Enter a new series beginning this month, Star Wars: Shattered Empire, Journey to Star Wars: The Force Awakens, written by Greg Rucka with interior art by Marco Checchetto and a fabulous cover by Phil Noto (who interestingly provides a cover for Issue #1 which is similar to the last of the original Marvel monthly issues–like a jumping off and on point).  Shattered Empire is set immediately after the events of Return of the Jedi.  Now we are back in a world like Issue #7 of the original Marvel Comics Star Wars spin-off.  It really is unchartered territory, and Rucka must have more freedom than writers have with the time between Episode IV and Episode V.

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BTTF banner IDW

Great Scott! 

IDW Publishing announced during this year’s San Diego Comic Con a new series spinning off from the classic Back to the Future movies, timed in honor of the series’ 30th anniversary.  The original movie creator/screenwriter Bob Gale is behind the new series.  Joining Gale in alternate timeline stories are IDW writers John Barber (Transformers) and Erik Burnham (Ghostbusters).  The artistic duties will be split between Brent Schoonover (Batman ’66) and Dan Schoening (Ghostbusters).  Each subsequent issue will feature rotating artistic teams.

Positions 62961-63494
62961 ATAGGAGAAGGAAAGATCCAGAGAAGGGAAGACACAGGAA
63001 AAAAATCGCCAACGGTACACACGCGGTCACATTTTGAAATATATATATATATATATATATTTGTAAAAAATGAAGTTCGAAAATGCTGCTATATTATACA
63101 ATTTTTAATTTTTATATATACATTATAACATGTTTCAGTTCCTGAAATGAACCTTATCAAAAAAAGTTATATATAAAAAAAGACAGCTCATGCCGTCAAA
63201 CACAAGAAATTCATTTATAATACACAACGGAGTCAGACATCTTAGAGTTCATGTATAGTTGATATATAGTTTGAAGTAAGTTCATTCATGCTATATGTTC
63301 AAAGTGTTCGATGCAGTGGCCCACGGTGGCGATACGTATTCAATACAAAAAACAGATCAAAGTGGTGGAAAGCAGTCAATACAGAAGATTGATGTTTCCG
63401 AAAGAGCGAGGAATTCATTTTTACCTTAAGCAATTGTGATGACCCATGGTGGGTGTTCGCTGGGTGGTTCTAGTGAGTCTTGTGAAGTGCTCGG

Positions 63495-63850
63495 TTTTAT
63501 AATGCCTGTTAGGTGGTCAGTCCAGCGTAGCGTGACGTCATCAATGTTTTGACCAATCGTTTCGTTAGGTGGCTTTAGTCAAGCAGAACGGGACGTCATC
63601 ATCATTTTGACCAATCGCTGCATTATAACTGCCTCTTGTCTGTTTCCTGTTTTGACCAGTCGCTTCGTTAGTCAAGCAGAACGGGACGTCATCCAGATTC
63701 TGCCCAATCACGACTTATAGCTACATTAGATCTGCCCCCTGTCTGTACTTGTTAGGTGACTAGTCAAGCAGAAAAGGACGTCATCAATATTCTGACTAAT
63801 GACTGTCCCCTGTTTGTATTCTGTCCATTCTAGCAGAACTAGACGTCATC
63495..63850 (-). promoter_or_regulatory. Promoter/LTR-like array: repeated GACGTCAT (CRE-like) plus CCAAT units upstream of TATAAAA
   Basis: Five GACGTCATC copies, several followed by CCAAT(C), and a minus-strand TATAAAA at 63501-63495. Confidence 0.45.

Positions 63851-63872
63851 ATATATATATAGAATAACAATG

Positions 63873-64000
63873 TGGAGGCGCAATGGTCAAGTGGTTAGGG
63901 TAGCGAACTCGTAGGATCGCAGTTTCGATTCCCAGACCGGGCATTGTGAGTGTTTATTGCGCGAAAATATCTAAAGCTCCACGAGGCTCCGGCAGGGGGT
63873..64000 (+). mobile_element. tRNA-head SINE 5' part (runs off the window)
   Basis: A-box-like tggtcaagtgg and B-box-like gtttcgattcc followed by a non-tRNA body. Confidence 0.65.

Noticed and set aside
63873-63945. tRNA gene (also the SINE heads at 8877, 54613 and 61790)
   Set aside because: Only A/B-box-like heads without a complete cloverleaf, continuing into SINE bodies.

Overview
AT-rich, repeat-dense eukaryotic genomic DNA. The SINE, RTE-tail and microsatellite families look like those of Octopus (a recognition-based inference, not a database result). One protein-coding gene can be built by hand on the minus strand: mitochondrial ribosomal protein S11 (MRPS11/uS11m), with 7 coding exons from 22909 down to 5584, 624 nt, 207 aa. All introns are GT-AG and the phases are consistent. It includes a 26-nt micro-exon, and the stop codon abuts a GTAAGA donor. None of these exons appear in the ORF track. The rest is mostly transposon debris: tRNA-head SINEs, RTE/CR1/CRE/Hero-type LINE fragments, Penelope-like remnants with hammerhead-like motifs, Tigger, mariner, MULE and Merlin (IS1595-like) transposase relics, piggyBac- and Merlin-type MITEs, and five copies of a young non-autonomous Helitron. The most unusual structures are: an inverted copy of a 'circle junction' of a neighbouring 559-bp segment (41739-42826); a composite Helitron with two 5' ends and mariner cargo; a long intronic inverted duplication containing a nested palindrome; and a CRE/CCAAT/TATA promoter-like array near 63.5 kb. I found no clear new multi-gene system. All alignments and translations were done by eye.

“We’ve subtitled this ‘Untold Tales and Alternate Timelines’ because for years, fans have asked questions about things that happened before the events of the trilogy, in between the events of the trilogy, or in our alternate realities,” said Gale in the IDW news release.  “In this series, we’ll finally answer some of those questions, with our focus squarely on the characters everyone loves.”

BTTF var 1    BTTF var 6